|Tiger Woods PGA Tour 08 (2007)
Publisher: Electronic Arts
Available for: Microsoft 360, Sony PlayStation 3, Nintendo Wii
Another year, another update of the Tiger Woods franchise on EA. Woods is still swinging his set of clubs and getting plenty of fresh air. If you feel like joining him this time around, feel free to get a little thumb exercise and see how well you measure up against his stats and that of other pro golfers. It’s a good time. It’s…video game golf. OK, so I admit to really only being a fan of the “Hot Shots!” series of golfing on a console, but even that lasted only through the first or second sequel before I lost interest. Indeed, “Tiger Woods PGA Tour 08” is a golfer’s game, unlike, say “Madden 08” that attracts a large and more diverse crowd of players.
Not to say golf games haven’t been successful in the video gaming world. Indeed, they’ve been going strong since the days of the Atari 2600. And you can walk into pretty much any sports bar and see a “Golden Tee” machine that’s been well played. But when it comes to console gaming, golf titles are a bit like racing titles, in that they pretty much divide players down the middle between those who want a quick and fun arcade style diversion and those who want a full-on simulation. Luckily, in this year’s “Tiger Woods,” players of both factions may find something to like.
For starters, EA has finally implemented a three-click golf swing setup. So if you’re like me and have enjoyed “Hot Shots!” as your main video game golf experience, you’ll feel right at home here. The other option is to play with the left analog stick by pulling it back and then pushing forward. Only problem is, if you mess up in the slightest, you’ll often find yourself hooking or slicing the hell out of the ball, which can be frustrating, and leaving you wanting to play something else. So, kudos to EA for addressing this issue for both types of players.
Also new this year is the Shot Confidence feature, in which you can see how well you’ve performed on specific holes to make improvements and compare stats. Of course, playing better will improve your character’s confidence, thereby allowing him or her to perform better in the match overall. However, having played a few rounds myself, I can honestly say that I stink even when my confidence was going up. I’m just not much of a golfer, it would seem.
A should-have-been-cool feature that is actually not very good at all is the Photo Game Face. Players can take pictures with their digital cameras and upload them online, or snap pictures with their Live Vision cameras and then implement their likenesses into the “create a character” mode of the game. Don’t be fooled by the picture on the back of the box featuring a shot of a guy’s real face next to a stunning likeness of himself in the game. Even in the best conditions, chances are you’re not going to wind up with anything that looks like you. In fact, the last time I tried to create a golfer with my face in the game, I wound up looking more like an ex-friend of mine. How the hell did that happen?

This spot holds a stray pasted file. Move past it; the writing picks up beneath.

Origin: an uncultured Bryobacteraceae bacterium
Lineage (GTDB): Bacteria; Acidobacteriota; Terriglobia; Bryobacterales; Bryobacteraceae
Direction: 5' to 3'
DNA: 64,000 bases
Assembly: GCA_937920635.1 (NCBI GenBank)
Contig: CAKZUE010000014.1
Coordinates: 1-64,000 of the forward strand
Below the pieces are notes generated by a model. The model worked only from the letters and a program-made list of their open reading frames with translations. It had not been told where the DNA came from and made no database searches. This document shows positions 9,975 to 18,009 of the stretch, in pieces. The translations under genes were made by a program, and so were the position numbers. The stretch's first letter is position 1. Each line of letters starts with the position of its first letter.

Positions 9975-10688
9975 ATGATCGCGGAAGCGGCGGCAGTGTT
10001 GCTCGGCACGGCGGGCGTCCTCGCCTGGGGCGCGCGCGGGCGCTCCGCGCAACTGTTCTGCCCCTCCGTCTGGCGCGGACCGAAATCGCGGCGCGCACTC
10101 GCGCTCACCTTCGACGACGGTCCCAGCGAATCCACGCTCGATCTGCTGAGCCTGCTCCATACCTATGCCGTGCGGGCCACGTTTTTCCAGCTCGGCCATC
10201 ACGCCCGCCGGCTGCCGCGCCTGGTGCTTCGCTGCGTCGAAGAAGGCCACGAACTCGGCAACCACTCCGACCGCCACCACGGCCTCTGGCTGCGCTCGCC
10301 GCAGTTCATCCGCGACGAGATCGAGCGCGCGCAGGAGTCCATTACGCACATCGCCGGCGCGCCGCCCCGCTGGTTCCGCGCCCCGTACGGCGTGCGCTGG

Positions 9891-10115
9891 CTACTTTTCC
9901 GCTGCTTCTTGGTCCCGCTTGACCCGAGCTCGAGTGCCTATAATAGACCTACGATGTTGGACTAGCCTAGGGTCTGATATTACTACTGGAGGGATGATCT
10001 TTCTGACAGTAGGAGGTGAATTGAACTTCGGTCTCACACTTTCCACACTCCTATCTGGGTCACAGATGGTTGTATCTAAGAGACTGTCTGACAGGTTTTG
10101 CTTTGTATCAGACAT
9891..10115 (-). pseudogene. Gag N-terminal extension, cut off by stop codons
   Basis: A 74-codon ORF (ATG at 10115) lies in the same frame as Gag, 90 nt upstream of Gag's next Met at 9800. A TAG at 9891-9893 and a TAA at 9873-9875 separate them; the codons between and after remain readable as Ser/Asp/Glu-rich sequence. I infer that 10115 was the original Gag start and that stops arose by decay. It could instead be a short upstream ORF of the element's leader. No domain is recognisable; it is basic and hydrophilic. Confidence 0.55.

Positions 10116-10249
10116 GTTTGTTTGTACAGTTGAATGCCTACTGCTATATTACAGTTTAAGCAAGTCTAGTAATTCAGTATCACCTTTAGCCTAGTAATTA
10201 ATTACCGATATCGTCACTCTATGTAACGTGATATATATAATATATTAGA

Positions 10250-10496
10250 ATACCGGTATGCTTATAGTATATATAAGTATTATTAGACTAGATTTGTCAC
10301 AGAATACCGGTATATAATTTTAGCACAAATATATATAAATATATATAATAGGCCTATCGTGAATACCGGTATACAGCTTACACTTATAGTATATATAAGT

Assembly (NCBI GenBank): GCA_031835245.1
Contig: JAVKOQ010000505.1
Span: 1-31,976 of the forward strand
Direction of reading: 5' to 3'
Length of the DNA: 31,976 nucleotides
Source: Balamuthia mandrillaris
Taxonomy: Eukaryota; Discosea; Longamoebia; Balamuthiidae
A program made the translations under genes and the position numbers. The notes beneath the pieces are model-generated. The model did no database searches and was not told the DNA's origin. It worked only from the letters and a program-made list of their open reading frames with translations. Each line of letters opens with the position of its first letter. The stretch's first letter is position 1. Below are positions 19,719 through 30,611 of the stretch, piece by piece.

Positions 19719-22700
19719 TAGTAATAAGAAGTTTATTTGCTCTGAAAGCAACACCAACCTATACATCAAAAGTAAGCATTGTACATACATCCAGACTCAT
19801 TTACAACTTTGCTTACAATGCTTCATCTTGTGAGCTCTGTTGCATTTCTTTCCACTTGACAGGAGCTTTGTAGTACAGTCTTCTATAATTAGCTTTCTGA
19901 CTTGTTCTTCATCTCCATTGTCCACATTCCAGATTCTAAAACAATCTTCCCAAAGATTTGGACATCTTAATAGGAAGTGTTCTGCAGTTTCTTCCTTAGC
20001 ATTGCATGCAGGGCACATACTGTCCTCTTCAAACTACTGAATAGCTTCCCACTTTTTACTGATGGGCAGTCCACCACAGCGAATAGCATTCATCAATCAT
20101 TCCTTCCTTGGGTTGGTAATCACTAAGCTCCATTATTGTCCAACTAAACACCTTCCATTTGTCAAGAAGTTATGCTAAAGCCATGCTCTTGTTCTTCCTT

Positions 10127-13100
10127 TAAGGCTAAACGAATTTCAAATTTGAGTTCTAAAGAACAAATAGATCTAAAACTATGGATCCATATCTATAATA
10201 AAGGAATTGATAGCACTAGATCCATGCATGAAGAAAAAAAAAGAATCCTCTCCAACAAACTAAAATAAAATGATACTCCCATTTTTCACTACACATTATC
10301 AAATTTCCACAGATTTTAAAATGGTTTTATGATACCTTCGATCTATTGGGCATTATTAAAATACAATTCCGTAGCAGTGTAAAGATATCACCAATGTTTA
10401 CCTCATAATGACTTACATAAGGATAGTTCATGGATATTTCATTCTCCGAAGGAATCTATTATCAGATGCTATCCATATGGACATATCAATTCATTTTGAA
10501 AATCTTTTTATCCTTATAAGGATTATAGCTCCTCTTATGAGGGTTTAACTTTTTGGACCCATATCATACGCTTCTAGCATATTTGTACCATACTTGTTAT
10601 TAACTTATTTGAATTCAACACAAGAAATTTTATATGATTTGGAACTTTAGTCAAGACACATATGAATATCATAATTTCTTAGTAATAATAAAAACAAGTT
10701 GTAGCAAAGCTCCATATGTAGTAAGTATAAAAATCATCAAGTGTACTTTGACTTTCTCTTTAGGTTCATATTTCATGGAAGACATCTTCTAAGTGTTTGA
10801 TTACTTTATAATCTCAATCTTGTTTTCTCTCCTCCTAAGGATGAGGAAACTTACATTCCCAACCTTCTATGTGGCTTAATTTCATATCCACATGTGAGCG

There are 16 courses to play through this year, including five new ones. You can also choose from 21 pro golfers if you don’t want to create one yourself. Suffice it to say there’s enough variety here to keep fans satisfied, including two arcade modes (“battle” and “one shot”), a bevy of mini games, and a slew of variations on the traditional theme, including such favorites as stroke, match and skin play, as well as an all-new rendition called “Bingo Bango Bongo” that’s sort of an eclectic mash-up of other rules.The graphics look fine in the game. What can be said, really? The grass looks really groovy. There’s no clipping and everything runs smoothly. It does what it needs to do, basically. The sound is a peach as well, with much enjoyment coming from creating a character and then tweaking its voice. I prefer the completely slowed-down sound so it always sounds like my dude’s in a drunken stupor. Yeah, I probably didn’t take this game as “seriously” as I could have, but hey, I did have enough fun with it to keep playing and increase my skills, even if I do always come in last. There’s definitely gotta be some merit in that, especially coming from someone who couldn’t care less about golf in general.